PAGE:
“Who can discern his errors?
Declare me innocent from hidden faults
Keep your servant also from presumptuous sins
Let them not have dominion over me!
Then I shall be blameless
and innocent of great transgression.”
We see two errors revealed here which the psalmist seeks freedom from: hidden faults and presumptuous sins. Unknown unknowns, that is, and willful ignorances.
The psalmist wants freedom from both but they require slightly different approaches to be free from social shame and personal entrapment to sin.
Continue reading Psalm Psnippet 19: How to be Innocent
I picked up Resurrection and the Moral Order (Oliver O’Donovan) in seminary, knowing that I wasn’t going to get to it anytime soon. It kept coming up and had a reputation as a huge, important book for understanding the study of ethics from a Christian perspective. So I got it, and set it aside, knowing that eventually I’d long to return to the well of academic discourse.
That’s where I am now.
Continue reading A Book About One Thing: Resurrection and Moral Order
From verse 6 on, God is described almost as a Greek god: chilling up in heaven until the cry of his faithful reaches him. Then he realizes: “oh, right” – throws lightning bolts, rides clouds and rescues his people. The psalm is full of anthropomorphisms like this, descriptions of God as a human being.
How does this make sense? God is the creator of heaven and earth, not quantifiable or containable. God is beyond us: not someone who can be out of earshot, or who wears a cloak of darkness.
In these description, God condescends to our understanding. Using Calvin’s metaphor, God speaks in baby-talk to fit our capacity. All discussions of God are fundamentally inadequate. Nothing gets close to comprehending God, even our fanciest theological and philosophical descriptions. We just have various layers of inadequacy, closer or further from the truth.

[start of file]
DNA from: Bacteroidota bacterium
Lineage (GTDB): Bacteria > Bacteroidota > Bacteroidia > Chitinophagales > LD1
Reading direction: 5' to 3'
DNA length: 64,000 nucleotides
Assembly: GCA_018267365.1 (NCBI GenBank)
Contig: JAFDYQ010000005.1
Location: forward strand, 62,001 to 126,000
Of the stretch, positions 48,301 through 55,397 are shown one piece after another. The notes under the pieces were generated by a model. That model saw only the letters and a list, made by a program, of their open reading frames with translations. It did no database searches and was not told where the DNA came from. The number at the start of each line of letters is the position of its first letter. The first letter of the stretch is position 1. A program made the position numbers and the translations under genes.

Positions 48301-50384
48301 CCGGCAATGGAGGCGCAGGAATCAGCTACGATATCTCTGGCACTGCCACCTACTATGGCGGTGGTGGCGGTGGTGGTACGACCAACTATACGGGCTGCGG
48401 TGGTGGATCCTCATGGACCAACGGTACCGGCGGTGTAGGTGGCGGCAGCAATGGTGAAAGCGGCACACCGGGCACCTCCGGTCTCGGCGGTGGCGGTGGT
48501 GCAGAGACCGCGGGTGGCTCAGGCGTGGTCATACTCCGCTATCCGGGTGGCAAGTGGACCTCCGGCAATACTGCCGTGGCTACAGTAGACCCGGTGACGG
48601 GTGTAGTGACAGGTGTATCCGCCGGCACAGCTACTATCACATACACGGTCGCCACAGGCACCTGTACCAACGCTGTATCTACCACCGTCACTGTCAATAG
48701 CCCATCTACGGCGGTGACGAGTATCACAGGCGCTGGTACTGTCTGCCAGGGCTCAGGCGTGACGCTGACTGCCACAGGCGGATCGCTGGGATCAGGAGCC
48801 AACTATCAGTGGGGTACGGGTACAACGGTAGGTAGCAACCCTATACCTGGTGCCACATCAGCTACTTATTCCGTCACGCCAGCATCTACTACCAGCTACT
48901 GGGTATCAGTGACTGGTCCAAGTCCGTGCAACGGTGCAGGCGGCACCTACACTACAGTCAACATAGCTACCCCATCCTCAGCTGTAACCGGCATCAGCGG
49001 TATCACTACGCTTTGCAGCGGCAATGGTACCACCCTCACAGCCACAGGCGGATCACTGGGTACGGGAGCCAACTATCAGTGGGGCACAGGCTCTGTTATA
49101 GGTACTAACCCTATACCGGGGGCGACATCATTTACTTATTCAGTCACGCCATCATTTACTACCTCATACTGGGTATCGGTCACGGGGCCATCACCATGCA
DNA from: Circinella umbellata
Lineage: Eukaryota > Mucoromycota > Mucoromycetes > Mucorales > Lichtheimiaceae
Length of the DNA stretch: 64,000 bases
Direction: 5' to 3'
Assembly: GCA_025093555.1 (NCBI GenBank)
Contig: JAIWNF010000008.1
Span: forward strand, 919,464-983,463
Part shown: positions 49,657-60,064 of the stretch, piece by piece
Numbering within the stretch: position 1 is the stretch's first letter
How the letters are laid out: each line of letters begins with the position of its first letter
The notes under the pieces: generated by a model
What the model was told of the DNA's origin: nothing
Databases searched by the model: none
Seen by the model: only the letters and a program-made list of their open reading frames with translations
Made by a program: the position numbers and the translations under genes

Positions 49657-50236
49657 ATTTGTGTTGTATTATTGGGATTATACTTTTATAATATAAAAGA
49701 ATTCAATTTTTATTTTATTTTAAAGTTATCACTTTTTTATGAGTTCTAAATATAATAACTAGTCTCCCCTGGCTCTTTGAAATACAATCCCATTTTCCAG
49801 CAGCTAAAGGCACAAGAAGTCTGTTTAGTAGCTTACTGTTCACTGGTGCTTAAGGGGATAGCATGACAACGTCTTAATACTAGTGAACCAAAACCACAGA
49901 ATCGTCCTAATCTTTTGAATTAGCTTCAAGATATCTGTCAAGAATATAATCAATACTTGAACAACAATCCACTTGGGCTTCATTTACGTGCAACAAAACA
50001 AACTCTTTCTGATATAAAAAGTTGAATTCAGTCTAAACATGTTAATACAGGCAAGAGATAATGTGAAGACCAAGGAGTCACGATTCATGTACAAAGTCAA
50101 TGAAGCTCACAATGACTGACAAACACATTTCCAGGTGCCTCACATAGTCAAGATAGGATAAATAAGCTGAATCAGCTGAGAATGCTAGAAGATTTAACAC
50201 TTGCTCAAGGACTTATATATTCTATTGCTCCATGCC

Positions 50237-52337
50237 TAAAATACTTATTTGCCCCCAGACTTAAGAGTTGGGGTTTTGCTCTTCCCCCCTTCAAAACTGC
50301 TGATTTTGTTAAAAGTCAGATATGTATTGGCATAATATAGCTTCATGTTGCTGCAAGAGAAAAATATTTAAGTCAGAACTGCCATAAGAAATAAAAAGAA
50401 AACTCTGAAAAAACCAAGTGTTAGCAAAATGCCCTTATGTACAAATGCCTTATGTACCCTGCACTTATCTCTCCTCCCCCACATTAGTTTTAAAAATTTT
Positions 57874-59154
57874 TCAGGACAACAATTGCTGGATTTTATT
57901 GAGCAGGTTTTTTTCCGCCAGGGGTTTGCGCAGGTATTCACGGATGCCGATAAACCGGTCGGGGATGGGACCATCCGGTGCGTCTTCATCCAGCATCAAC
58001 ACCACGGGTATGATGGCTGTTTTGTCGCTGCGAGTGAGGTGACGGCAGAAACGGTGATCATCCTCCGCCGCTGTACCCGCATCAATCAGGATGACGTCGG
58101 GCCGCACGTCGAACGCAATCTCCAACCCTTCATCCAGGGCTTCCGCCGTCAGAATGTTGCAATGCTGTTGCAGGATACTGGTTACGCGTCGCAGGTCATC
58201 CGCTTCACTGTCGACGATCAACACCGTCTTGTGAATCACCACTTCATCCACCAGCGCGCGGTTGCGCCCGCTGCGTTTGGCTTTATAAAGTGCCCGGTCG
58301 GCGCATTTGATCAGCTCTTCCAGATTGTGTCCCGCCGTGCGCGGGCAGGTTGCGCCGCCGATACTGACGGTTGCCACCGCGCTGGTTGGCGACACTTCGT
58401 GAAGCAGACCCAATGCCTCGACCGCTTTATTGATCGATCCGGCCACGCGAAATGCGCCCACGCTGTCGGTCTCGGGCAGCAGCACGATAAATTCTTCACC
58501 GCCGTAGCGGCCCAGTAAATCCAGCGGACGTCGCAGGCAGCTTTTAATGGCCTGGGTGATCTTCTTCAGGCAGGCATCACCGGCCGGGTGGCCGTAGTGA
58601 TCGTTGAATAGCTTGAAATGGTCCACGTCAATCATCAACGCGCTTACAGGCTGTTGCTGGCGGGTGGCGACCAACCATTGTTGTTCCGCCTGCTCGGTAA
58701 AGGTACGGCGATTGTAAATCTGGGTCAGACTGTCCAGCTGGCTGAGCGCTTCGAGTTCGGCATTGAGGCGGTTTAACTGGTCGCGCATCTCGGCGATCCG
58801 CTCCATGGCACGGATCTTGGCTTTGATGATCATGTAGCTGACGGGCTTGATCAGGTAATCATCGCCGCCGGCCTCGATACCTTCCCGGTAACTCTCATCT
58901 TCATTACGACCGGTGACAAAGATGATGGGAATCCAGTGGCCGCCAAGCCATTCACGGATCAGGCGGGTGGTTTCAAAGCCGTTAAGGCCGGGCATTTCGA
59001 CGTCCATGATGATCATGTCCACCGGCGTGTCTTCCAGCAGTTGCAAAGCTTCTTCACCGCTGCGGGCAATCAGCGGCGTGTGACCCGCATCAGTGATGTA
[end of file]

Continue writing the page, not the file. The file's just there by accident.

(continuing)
Continue reading Psalm Psnippet 18: God, more than Zeus
“You fill their [the wicked’s] womb with treasure;
They are satisfied with children,
And they leave their abundance to their infants.
As for me, I shall behold your face in righteousness;
When I awake, I shall be satisfied with your likeness.” (Ps 17:14-15)
A classic way of understanding the Old Testament says it is limited to seeing God’s blessings in material blessings: children, riches, property, security. The covenant that God makes with Abraham is to bless him and make him a great nation – to Solomon, God promises to give wealth and security because he is pleased with him.
But here the psalmist sees something different.
Continue reading Psalm Psnippet 17: To see God is more
“I say to the LORD, ‘You are my Lord/ I have no good apart from you.’”
We use extravagant language when we’re in love and that’s how this reads at first: You are my everything, the apple of my eye, the focus of all my desire.
But the psalmist isn’t just expressing the depths of his devotion to God here. He’s reflecting the fundamental nature of reality as personal and good.
The LORD (a personal name for God) is identified as the Lord over the psalmist. This is more than a formal identification – it is the establishing of a weighty relationship with rights, obligations, respect and love.
All that is good comes from God as the creator of all that is. Flowers are beautiful, that is, because God rejoices to make them that way. More than that, as Psalm 16 emphasizes, God protects his people particularly. Because of this relationship, all of the particular goods the psalmist receives he can simply identify as from God.